F-35 Experiencing Problems — Again
So it’s back to the drawing board for Lockheed Martin.
George Will, last year, wrote that the U.S. military’s newest fighter plane, the F-35, was “astonishingly expensive and operationally dubious.” He suggested there were better ways for equipping the Armed Forces.
Now, those F-35s have become astronomically expensive and operationally precarious, as it turns out the plane’s radar is spotty and small-statured pilots could get killed if they ever ejected from the plane. The system’s radar has a nasty software habit of feeding the pilot spotty readings and the only way for pilots to fix it is to treat it like a household computer — turn it off and turn it back on again. Meanwhile, the plane’s ejection is so powerful that pilots between 136-165 pounds may have their neck snapped if they have to bail in an emergency thanks to the heavy, technologically dense helmet the pilots have to use.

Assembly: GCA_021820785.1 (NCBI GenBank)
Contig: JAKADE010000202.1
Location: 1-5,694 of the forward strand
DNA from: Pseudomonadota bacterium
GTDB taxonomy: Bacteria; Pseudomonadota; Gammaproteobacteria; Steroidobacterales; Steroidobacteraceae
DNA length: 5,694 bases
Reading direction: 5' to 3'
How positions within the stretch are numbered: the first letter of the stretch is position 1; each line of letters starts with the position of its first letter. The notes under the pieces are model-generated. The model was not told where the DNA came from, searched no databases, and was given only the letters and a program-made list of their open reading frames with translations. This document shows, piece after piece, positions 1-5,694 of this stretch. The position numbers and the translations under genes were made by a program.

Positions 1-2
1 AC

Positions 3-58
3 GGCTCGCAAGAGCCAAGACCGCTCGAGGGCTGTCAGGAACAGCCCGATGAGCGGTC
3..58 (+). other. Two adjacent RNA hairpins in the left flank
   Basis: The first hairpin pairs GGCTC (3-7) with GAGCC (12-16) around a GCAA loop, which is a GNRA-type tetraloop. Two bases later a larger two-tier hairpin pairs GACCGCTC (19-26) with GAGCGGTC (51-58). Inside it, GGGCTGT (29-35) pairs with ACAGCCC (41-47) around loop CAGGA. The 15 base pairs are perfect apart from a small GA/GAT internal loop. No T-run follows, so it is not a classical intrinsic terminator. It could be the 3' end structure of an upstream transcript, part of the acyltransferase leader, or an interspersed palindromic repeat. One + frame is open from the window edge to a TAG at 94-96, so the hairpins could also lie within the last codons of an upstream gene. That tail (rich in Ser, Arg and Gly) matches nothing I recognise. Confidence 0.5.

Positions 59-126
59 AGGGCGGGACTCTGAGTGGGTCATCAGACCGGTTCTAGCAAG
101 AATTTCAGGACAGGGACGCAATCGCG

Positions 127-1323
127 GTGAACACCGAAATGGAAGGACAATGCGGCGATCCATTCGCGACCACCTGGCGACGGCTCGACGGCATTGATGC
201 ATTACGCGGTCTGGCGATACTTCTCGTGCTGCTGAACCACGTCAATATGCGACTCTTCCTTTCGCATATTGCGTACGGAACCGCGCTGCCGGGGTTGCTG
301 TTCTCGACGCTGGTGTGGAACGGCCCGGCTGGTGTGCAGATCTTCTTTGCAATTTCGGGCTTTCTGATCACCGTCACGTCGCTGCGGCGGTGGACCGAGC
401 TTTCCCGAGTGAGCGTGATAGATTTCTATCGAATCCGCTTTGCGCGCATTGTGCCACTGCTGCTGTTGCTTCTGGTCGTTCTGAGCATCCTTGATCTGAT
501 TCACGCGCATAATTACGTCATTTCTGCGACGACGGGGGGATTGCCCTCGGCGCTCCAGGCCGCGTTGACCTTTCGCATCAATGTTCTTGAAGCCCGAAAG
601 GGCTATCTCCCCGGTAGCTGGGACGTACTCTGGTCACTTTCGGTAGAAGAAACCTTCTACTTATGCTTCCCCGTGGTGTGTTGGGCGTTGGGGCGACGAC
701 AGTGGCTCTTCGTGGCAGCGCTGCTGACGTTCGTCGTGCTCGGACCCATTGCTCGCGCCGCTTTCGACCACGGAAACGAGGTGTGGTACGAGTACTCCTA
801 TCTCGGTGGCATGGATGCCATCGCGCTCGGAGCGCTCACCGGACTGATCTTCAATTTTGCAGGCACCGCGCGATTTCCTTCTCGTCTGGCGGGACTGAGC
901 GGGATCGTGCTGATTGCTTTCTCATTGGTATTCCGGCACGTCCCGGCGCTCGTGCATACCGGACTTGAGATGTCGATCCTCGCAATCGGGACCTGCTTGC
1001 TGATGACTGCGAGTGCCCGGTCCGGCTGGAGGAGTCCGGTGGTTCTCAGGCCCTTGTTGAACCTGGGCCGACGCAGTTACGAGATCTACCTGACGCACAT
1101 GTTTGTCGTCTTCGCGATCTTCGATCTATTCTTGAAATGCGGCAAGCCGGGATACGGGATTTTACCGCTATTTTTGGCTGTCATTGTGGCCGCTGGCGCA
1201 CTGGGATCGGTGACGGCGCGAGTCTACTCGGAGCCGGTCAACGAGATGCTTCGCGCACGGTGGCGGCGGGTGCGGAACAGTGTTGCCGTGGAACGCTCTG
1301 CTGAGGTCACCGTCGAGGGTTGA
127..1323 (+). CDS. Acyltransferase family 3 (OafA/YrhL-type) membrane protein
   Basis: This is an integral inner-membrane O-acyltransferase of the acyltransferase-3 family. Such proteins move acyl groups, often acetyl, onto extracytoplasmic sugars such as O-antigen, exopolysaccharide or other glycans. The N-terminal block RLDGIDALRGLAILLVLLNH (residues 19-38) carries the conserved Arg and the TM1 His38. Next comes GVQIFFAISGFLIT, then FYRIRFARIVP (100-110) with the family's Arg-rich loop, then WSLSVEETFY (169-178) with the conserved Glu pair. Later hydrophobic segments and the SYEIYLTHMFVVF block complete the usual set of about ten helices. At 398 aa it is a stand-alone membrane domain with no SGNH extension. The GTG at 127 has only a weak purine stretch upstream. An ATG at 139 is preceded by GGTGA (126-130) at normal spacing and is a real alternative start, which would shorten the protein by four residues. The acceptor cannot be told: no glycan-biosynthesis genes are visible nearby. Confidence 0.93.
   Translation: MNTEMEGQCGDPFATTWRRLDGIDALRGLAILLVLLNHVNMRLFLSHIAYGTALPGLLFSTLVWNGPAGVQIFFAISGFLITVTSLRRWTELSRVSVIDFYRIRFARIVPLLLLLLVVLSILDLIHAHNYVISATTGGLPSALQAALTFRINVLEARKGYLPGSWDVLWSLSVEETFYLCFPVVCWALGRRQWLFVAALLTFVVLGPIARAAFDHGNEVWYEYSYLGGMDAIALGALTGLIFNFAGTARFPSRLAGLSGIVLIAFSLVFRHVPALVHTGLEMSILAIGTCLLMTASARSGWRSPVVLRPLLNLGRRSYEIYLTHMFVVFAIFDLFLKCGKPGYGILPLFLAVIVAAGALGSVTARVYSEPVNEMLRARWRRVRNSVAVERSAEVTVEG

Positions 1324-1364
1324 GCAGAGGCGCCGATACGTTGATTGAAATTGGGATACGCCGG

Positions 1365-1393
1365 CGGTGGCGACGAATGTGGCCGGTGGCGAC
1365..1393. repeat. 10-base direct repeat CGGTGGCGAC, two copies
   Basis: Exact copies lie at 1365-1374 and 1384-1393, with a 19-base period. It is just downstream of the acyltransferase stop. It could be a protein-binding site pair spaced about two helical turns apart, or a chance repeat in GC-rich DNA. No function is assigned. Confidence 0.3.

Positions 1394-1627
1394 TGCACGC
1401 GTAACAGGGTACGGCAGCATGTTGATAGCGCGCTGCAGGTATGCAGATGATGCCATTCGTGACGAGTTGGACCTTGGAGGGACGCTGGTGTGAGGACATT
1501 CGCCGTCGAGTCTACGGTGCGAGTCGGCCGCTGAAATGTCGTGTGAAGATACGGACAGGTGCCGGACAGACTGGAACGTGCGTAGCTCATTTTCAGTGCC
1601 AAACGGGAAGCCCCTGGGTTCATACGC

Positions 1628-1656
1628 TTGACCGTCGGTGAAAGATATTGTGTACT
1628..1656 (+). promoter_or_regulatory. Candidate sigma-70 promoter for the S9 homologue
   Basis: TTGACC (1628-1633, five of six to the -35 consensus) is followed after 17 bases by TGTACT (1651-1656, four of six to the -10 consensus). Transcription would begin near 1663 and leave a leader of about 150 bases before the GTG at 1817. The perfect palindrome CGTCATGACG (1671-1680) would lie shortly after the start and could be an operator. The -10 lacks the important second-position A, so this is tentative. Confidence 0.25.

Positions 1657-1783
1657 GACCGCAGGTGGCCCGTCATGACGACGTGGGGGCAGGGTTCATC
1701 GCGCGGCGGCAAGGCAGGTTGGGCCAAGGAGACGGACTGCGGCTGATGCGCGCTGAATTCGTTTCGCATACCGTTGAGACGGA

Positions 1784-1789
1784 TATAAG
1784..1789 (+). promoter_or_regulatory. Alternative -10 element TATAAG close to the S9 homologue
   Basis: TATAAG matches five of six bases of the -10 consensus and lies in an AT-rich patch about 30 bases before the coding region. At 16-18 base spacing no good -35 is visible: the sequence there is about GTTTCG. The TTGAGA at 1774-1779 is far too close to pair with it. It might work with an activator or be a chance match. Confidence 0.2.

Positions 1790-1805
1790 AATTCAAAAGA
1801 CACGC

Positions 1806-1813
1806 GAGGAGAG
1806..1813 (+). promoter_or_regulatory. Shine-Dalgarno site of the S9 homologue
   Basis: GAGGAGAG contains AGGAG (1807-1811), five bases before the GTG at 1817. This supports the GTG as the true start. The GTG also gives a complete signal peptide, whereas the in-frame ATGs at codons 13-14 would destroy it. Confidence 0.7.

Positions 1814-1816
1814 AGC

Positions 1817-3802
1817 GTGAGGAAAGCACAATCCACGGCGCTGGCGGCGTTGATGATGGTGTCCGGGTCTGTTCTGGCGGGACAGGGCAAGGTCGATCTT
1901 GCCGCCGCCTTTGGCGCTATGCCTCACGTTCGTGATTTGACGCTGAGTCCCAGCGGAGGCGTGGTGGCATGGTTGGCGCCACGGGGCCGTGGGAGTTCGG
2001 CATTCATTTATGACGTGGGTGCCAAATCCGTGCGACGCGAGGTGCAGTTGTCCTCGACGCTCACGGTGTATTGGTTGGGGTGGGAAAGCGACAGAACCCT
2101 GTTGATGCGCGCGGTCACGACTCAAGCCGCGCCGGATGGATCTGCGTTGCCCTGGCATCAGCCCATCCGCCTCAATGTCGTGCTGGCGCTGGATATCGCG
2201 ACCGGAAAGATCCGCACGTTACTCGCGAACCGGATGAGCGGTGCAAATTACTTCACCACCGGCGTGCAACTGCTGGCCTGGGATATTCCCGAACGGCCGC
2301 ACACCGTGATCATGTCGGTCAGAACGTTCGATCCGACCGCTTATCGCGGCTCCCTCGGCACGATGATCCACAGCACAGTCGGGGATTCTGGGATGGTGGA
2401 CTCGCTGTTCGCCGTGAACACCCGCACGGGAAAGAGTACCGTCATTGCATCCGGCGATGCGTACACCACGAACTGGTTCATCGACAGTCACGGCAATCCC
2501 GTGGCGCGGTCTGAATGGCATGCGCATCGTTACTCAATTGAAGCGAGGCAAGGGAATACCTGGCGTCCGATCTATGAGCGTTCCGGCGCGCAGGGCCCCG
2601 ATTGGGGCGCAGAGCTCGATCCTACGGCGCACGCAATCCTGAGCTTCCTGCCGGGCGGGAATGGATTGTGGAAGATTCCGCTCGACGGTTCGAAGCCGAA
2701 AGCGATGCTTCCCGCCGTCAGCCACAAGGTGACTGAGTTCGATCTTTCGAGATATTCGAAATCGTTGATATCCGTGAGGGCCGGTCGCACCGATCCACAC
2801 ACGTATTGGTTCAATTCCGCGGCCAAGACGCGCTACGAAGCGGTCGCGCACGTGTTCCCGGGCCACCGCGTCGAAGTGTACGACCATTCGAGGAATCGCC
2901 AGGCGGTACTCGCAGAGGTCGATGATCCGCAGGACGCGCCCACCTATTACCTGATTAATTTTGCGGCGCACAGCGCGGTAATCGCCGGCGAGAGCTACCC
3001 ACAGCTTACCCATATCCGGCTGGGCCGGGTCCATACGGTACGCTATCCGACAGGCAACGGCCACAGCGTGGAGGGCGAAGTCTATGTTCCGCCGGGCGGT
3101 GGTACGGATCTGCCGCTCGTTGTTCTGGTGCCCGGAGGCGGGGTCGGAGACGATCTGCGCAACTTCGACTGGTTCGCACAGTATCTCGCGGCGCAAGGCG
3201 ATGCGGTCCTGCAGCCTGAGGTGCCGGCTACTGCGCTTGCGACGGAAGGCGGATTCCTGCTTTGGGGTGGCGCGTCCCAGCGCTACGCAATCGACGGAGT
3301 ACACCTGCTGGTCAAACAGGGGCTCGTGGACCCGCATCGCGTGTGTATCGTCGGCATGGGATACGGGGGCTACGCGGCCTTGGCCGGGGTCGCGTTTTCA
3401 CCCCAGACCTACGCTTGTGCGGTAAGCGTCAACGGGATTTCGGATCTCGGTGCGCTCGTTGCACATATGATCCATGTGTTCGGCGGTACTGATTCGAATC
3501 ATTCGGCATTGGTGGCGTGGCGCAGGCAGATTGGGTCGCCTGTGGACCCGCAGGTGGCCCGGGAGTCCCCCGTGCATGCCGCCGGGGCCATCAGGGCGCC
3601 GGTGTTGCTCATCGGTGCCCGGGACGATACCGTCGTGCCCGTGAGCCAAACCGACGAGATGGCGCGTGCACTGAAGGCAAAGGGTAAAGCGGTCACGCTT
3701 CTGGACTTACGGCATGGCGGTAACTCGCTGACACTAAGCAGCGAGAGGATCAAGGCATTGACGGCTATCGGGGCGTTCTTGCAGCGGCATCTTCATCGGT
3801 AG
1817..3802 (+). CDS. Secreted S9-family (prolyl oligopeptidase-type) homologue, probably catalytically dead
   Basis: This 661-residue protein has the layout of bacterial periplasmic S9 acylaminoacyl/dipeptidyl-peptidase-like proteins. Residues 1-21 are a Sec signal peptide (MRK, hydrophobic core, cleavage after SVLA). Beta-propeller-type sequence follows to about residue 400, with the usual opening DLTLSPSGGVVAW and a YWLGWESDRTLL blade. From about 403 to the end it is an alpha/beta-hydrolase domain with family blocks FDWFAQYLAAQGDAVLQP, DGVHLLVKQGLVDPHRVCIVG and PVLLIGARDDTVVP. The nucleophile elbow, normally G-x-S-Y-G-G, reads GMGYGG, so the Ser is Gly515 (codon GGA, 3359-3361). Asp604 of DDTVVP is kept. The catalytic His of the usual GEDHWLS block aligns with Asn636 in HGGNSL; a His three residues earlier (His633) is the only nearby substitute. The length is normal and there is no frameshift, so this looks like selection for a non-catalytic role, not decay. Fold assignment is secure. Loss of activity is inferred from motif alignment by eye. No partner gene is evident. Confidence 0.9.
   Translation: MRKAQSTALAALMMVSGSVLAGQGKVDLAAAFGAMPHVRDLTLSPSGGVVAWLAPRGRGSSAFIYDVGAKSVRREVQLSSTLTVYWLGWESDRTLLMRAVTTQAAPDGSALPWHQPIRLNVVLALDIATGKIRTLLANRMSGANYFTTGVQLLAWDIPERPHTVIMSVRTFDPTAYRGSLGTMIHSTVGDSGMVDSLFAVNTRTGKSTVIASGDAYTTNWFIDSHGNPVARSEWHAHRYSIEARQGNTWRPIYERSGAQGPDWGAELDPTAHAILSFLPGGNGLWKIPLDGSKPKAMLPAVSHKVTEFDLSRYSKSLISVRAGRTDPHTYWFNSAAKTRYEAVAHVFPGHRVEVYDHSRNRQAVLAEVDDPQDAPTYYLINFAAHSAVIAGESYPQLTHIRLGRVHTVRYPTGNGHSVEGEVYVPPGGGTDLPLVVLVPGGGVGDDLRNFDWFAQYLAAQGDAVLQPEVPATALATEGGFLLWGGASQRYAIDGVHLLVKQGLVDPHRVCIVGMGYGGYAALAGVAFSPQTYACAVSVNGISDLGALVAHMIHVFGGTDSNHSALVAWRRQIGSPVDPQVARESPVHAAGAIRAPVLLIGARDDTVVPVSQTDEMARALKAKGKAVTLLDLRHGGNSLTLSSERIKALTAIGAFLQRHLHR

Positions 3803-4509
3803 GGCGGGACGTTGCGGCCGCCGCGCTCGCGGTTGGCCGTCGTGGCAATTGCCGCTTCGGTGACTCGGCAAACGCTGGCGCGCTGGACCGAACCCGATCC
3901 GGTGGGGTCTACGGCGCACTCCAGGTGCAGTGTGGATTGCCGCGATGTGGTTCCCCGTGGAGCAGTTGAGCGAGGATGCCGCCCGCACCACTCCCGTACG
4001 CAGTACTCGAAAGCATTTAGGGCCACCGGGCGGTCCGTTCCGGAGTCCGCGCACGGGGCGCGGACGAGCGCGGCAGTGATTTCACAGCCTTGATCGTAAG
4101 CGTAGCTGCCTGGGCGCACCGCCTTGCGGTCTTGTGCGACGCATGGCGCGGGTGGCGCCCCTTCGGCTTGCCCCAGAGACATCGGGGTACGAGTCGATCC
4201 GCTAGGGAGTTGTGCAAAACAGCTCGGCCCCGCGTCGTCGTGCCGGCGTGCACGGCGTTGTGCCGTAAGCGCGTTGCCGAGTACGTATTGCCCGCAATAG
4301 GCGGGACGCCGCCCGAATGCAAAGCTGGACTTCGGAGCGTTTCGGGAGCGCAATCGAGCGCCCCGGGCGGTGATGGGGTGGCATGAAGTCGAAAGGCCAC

“[W]ith time, it may wind up being a suitable platform for aerial warfare,” wrote Jazz Shaw. “But any honest assessment at this stage makes this project look like a budget busting, ill considered boondoggle as far as I’m concerned.” So it’s back to the drawing board for Lockheed Martin — again.
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